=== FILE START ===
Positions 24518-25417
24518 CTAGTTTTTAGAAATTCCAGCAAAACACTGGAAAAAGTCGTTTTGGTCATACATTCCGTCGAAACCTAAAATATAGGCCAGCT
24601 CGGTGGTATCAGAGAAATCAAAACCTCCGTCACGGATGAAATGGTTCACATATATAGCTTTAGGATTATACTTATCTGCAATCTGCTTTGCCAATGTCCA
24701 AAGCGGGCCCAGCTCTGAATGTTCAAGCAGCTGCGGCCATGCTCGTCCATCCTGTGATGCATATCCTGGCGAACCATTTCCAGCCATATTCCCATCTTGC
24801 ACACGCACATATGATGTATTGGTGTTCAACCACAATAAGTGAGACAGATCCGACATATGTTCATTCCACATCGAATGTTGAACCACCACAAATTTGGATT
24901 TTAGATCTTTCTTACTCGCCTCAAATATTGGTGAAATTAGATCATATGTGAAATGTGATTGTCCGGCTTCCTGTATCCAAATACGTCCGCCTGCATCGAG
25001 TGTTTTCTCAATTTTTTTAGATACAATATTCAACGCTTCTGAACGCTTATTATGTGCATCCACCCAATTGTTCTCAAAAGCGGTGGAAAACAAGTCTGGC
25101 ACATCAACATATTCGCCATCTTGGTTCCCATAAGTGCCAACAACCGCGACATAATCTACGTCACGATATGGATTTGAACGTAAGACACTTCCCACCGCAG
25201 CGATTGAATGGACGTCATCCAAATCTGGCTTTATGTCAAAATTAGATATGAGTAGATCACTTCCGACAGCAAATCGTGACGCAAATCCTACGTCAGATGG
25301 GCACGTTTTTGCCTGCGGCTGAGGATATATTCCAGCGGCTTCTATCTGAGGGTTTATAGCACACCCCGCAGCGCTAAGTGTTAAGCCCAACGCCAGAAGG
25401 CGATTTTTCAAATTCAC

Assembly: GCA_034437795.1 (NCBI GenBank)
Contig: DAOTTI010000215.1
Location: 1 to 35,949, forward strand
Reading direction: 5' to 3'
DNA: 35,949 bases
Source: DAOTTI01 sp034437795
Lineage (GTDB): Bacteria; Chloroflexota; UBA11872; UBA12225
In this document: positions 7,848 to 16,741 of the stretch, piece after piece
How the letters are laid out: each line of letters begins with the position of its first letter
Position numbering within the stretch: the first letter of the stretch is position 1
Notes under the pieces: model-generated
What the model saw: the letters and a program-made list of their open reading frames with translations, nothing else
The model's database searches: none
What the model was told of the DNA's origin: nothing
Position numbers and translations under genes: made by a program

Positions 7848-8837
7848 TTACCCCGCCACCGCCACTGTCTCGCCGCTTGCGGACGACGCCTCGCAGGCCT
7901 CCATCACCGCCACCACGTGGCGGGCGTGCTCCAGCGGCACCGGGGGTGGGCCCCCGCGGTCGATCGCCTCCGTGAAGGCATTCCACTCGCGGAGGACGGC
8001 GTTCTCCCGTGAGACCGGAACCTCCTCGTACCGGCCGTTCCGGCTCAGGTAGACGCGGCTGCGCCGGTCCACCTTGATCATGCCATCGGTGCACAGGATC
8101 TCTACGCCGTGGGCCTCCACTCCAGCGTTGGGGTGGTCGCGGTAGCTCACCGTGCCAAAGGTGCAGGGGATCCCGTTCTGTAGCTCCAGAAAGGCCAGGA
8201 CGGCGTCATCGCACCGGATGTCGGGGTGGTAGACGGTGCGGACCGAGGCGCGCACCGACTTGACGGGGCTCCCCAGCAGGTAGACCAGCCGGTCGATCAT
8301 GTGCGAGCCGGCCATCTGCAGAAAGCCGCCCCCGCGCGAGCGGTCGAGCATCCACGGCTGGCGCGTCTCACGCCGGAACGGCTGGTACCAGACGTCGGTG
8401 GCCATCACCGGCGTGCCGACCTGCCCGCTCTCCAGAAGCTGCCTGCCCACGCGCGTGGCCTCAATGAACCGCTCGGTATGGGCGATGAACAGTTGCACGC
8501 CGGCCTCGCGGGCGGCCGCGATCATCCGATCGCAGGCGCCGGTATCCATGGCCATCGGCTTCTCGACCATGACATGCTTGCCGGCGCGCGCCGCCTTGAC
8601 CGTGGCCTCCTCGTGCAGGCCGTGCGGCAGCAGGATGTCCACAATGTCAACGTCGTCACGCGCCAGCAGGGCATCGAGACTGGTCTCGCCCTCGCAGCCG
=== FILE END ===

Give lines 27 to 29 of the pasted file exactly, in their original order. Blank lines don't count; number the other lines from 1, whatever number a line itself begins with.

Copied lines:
Positions 7848-8837
7848 TTACCCCGCCACCGCCACTGTCTCGCCGCTTGCGGACGACGCCTCGCAGGCCT
7901 CCATCACCGCCACCACGTGGCGGGCGTGCTCCAGCGGCACCGGGGGTGGGCCCCCGCGGTCGATCGCCTCCGTGAAGGCATTCCACTCGCGGAGGACGGC